The basics of business banking, explained
What is business banking, how does it work, and why is it important? We explain the answers in this guide to the basics of business banking.
Head of Growth
According to the U.S. Small Business Administration, there are more than thirty million small businesses operating in the United States. Together, those businesses employ around sixty million people. Small businesses are the lifeblood of the American economy. But it's not always easy to start your own business. Thankfully, there are business banks out there designed to cater specifically to budding enterprises.
In business banking, a financial institution will offer banking solutions to private companies. These are financial products that are meant specifically for companies rather than for people. Business banking takes place when a bank, or a segment of a bank, only does business with enterprises. A bank that deals mainly with people is usually known as a retail bank. A bank that does business in capital markets is known as an investment bank. Some banks deal with both kinds of clients.
If you'd like to learn more about business banking, how it works, and why it's so important, then you've come to the right place. So keep on reading and we'll walk you through everything you need to know about the practice.
Business banking is also known as corporate banking or commercial banking. A business bank provides advisory and financial services to small and medium businesses and may even work with large, multinational corporations. These services are designed to meet the specific needs of each company. The services can include commercial loans, deposit accounts and non-interest-bearing products, credit card services, and real estate loans. Business banks might also offer securities underwriting and asset management to their business and corporate clients.
In past years, retail, commercial, and investment banks needed to be separate entities under the Glass-Steagall Act. This is also known as the Banking Act of 1933. However, in 1999, that all changed when parts of the law were repealed. Under the new rules, banks have the ability to offer investment, retail, and business banking under the same roof. As the business sector continues to grow, the demand for business banking is increasing in the United States. Commercial banks, on other hand, have been on the decline since the start of the 21st century. Many of the biggest business banks in the world also operate as retail banks and investment banks. This allows them to be diversified in both the products that they offer and the clients that they serve.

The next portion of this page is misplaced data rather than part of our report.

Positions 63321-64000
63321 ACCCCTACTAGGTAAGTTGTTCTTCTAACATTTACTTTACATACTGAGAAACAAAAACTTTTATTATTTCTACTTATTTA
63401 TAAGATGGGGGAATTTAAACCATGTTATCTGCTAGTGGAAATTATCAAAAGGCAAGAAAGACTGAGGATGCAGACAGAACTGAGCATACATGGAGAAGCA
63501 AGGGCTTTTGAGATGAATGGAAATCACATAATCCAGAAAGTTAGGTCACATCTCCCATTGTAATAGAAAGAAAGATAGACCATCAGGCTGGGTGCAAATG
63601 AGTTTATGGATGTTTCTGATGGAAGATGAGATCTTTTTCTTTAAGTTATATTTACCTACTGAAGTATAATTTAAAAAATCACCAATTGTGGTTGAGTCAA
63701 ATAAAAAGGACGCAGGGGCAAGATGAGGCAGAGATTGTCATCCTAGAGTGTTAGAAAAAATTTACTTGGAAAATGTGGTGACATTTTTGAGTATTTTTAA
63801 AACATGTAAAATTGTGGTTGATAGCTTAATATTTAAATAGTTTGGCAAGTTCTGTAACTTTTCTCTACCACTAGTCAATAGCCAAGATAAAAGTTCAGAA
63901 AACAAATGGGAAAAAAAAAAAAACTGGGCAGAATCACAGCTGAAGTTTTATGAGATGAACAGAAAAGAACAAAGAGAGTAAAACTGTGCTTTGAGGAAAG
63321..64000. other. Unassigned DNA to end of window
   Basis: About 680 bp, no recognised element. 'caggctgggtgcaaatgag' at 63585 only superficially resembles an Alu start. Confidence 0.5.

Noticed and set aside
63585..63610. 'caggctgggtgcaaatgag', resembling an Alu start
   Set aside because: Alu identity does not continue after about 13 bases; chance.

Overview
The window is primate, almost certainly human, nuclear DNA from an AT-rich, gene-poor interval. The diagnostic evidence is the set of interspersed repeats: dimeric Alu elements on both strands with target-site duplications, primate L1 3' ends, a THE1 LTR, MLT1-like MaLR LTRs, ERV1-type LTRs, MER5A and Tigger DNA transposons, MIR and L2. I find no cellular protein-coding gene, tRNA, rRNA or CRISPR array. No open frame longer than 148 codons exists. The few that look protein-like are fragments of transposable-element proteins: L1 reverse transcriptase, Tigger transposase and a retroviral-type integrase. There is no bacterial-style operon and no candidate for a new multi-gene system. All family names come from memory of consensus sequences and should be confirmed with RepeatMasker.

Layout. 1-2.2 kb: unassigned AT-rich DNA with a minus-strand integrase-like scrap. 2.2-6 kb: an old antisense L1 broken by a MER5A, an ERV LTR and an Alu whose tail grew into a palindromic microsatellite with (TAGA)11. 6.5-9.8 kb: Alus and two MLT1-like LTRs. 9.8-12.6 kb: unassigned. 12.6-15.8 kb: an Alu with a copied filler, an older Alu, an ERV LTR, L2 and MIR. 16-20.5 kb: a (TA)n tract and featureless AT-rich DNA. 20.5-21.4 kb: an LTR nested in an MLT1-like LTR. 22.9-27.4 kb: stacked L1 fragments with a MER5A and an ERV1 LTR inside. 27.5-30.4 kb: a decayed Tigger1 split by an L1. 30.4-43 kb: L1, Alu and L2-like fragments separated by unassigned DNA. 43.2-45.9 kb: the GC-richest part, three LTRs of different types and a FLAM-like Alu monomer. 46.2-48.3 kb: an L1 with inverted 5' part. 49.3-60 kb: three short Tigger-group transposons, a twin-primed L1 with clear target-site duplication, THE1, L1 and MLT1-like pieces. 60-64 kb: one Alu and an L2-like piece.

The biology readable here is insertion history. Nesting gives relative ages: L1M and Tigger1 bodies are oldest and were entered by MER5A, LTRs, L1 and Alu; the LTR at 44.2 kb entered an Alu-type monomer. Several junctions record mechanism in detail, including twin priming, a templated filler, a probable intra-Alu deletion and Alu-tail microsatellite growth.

Business banks provide a variety of products and services to enterprises of all sizes. Other than savings accounts and business checking, business banks provide fraud protection, payroll services, cash management solutions, and financing options.
Let's look more in-depth into each of those services below.
Bank financing is the main source of capital for equipment purchases, acquisitions, and business expansion. It also can simply help a company meet its growing operating costs. Depending on the needs of an enterprise, a business bank can offer short- and long-term loans, fixed-term loans, lines of credit, and asset-based loans. Some business banks will cater to certain industries, such as commercial real estate, construction, and agriculture.
Business banks offer fraud insurance in order to protect companies from any kind of fraud that might have taken place in their checking accounts. An example of fraud can include problematic checks from vendors. It can also be employee fraud that can lead to too many people having access to the company's accounts, making it hard to trace the source.
There are many banks that have the ability to provide payroll services to small businesses. If a company is too small or new to take on the expense of paying a bookmaker, they might be able to find a bank that provides special services or software specifically designed for payroll management. Other than banks, there are also many independent payroll service providers that serve small businesses. It's worth comparing the benefits and costs of the two.
Cash management is also known as treasury management. These are services that help companies achieve more efficiency in managing their payables, receivables, cash on hand, and liquidity. Business banks set up certain processes for companies that help to expedite their cash management. This results in more cash on hand and lower costs. Banks provide companies with access to ACH and electronic payment processing systems. This helps to accelerate money transfers.
Business banks also allow for the automatic transfer of money. That money can move from idle checking accounts into savings accounts that bear interest. This means that the cash surplus is being put to work. And the company's checking account will have just enough money for the day's expenses.
Companies can also get access to a customized online platform. That platform can link their savings and checking accounts to their cash management processes. This allows for a real-time view of their money in action.
Nobody said starting your own business was easy. But as we can see, business banks can help you get your business off the ground and manage your financial and banking needs. At Nearside, our Business Checking Account is designed specifically for your small business. With no monthly fees, no NSF fees and no minimum deposit, you can save money and run your business more efficiently.